The VantageScore scoring model was created as a joint venture among Experian, Equifax and Transunion to compete directly with the FICO (Fair Isaac Corporation) credit scoring model and offer choice in the credit score marketplace.
The VantageScore has been around since 2006 but the question of how many lenders use VantageScore is not exactly known.
It has been 6 years since the introduction of VantageScore and it appears its creators have been unable to sell many lenders on their product. VantageScore 2.0 is the latest version of the model.
Fair Isaac Corporation has been around since the 1950s, using different risk scoring models, and is most widely used. FICO’s website states “90% of the largest banks use your FICO credit score for credit decisions” and FICO holds 74% market share of the industry. VantageScore has only captured 5.7 percent of the credit scoring market since its introduction.
FICO engaged in a 4 year court battle with Experian, Equifax and Transunion to stop VantageScore Solutions from using any numbers that overlap the 300-850 range, used by FICO. That would result in VantageScore being able to only use 0-299 or 851 to 999, which would prohibit VantageScore from creating a valid credit system as neither range is wide enough.
FICO did not prevail as a jury determined a score range could not be trademarked and in July 2010, a U.S. district judge dismissed FICO’s antitrust, false advertising and breach of contract claims.
VantageScore Solutions CEO, Barrett Burns stated “The court’s decision confirms our longstanding position that FICO’s claims are meritless.” “Their arguments have failed to convince a federal jury and judge. At every step, VantageScore has prevailed against Fair Isaac’s claims. Should FICO appeal, we remain confident we will prevail there too.”
Breakdown of lenders using VantageScore
According to VantageScore’s CEO, Barrett Burns, in a hearing on “Keeping Score on Credit Scores” before the Subcommittee on Financial Institutions & Consumer Credit Committee on Financial Services on March 24, 2010, their scoring model is used by “many lenders, including:
4 of the top 5 financial institutions
8 of the top 10 credit card issuers
3 of the top 10 mortgage originators
7 of the top 50 auto lenders.
Which Credit Scoring Model matters most to Consumers
I have not been able to determine any major difference in the VantageScore and the more popular FICO credit score, except in one category which is discussed further in this article. VantageScore ranks consumers on the odds of becoming 90 days or more past due on a credit obligation within a 2-year timeframe. The higher the VantageScore the least likely a consumer will default. The lower the VantageScore the odds get much higher that a consumer will default on credit obligations.
FICO credit score measures the odds a consumer will become severely delinquent. According to FICO severe delinquency is defined as a consumer becoming 90 or more days past due in the 24 months after the score is calculated. As you can see, both VantageScore and FICO credit scoring models are very similar.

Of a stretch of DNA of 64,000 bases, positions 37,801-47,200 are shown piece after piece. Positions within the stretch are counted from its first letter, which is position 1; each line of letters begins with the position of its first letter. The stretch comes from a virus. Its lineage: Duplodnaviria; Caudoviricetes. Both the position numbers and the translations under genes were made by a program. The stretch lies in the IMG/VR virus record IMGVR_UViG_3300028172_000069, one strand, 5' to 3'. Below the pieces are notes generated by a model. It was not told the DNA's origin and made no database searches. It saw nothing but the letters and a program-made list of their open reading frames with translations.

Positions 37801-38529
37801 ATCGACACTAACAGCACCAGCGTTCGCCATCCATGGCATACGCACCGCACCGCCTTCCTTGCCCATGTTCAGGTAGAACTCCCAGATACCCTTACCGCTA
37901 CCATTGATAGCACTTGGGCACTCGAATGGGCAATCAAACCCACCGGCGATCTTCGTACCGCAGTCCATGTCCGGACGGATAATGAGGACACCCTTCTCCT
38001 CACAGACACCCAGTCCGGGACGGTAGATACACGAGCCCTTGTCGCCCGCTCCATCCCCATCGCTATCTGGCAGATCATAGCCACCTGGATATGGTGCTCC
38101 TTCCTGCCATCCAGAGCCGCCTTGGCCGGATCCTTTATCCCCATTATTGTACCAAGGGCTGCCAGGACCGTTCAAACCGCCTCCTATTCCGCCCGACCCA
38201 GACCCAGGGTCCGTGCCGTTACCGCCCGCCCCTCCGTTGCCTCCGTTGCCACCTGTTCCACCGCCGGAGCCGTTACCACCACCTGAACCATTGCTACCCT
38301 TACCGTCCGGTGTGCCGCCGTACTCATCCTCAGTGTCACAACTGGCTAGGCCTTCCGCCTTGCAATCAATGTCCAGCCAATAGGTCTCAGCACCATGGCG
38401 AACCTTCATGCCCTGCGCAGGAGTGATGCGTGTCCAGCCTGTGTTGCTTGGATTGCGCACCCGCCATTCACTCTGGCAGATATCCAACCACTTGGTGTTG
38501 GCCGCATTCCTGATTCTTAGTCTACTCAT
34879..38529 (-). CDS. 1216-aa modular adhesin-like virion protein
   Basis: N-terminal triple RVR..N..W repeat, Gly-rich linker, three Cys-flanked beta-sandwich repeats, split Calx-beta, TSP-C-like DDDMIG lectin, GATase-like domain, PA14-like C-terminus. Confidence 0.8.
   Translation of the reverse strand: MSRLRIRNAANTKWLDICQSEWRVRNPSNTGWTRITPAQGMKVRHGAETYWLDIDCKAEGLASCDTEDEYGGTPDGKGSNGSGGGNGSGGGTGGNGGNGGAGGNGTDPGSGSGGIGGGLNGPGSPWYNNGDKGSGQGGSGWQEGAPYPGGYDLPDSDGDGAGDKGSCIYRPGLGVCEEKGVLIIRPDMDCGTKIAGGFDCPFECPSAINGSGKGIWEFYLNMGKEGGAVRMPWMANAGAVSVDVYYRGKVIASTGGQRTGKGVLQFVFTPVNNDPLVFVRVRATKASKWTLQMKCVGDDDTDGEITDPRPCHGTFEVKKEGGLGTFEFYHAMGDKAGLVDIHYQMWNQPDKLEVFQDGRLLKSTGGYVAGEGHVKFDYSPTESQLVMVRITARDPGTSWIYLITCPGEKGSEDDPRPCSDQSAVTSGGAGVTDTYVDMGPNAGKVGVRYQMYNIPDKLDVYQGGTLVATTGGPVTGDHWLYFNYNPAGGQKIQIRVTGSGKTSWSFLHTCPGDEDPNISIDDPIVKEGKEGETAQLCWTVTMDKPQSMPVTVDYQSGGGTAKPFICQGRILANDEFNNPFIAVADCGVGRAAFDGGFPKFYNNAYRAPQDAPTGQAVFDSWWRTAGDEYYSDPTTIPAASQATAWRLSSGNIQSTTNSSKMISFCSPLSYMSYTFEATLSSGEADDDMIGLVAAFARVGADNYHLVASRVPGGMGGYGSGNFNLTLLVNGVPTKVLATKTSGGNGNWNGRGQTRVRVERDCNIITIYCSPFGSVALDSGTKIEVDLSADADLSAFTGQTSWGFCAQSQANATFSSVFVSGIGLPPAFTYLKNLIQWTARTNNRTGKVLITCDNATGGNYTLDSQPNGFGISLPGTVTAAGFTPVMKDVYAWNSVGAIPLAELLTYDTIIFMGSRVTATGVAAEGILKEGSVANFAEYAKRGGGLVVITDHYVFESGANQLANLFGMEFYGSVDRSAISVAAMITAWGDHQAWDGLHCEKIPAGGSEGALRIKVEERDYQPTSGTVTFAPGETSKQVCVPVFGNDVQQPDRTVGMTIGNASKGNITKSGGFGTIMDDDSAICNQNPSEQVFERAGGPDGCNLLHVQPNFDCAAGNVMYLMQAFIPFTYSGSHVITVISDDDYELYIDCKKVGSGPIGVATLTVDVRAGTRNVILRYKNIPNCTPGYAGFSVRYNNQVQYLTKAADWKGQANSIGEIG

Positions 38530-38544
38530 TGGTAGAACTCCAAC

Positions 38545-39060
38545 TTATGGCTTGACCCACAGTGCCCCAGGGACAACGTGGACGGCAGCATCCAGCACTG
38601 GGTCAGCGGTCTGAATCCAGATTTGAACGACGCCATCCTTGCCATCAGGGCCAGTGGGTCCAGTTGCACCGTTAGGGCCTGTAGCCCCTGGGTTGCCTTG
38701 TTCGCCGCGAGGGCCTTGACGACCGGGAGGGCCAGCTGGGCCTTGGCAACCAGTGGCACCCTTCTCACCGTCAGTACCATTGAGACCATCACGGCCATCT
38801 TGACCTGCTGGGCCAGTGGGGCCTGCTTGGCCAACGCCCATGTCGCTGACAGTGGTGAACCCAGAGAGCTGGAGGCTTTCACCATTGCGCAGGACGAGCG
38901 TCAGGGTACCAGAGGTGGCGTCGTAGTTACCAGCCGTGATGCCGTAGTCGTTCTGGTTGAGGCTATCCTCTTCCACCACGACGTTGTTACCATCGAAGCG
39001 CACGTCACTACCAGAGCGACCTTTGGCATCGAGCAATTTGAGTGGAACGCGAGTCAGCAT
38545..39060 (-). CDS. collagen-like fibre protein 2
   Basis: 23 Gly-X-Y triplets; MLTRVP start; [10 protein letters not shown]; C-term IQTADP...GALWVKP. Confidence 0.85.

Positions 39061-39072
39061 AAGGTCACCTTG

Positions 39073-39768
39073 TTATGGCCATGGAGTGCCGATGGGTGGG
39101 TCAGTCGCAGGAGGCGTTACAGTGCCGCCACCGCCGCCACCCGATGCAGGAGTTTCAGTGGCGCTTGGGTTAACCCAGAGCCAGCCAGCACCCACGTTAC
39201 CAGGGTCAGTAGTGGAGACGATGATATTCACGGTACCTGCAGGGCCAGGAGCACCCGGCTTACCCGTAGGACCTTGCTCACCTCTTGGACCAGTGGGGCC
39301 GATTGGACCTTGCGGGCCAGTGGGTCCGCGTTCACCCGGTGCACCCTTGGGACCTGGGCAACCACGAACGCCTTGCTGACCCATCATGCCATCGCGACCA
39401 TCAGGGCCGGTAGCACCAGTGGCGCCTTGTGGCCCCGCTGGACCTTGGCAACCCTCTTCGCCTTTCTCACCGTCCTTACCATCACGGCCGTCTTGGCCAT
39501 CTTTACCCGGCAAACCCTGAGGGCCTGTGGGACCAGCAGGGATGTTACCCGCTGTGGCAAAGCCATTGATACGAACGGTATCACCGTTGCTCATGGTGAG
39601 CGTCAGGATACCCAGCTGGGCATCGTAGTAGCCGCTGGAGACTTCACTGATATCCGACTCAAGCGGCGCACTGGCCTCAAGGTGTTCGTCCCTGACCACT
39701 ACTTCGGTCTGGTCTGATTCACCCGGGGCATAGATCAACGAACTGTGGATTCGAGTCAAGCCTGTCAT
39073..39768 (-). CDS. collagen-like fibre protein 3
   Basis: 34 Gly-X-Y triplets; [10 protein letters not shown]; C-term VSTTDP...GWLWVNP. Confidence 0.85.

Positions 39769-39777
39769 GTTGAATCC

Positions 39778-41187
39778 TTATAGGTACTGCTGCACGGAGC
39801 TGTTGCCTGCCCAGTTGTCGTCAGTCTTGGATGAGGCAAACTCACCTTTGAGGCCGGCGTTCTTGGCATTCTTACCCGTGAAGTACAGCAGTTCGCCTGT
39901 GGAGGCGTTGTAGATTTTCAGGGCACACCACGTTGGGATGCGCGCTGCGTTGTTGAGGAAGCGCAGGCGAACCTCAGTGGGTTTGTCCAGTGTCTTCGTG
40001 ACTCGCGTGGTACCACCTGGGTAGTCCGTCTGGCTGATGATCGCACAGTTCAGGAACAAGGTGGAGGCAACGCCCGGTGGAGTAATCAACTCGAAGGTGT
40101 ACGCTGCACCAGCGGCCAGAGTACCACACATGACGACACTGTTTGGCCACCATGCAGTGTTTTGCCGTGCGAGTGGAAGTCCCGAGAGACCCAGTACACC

VantageScore touts their credit score as being more consistent and “highly predictive” than the FICO score because the 3 major credit bureaus use the same credit scoring model to create the VantageScore. Industry experts say there is no real difference between the credit scoring models because the components is used to determine the credit scores is basically the same.
VantageScores favor Consumers with little Credit History
I think the category where VantageScore comes out ahead of FICO scores is with consumers who have little credit history or what is referred to as “thin credit files.” Consumers just starting to develop credit histories may benefit from the Vantage credit scoring system. Those consumers include the following:
- Young adults just starting their careers
- Recently divorced or widowed individuals with little or no credit in their own name
- Newly arrived immigrants
- Previous bankrupts
- People who shun the traditional banking system by choice
VantageScore provides lenders a predictive scoring system to extend credit to a greater percentage of thin file consumers. Thin file consumers are considered to be those who have three or fewer trades in their credit file. It is estimated that between 35 and 50 million adults in the United States may be considered unscorable.
This category of consumers may experience a denial of credit or pay more in interest rates if credit is granted. VantageScore expands the trade update criteria from six months to 24, allowing VantageScore to score people who may have been “out of the credit market” for up to two years. VantageScore also includes consumers with tradelines that are less than 6 months old.
Research the lender before applying for credit
When applying for credit consumers need only be concerned with the scoring model the lender uses — FICO or VantageScore. If you have higher credit scores with FICO but the lender uses only VantageScore, the higher FICO credit scores will not matter to that lender.
In order to get the best interest rates, shop around. If your better credit score is with FICO, locate lenders that use FICO scores and only apply for credit at those companies. All it takes is a quick telephone call or even an email to a lender; most find no harm in consumers requesting credit approval criteria in order to get the best rates and terms.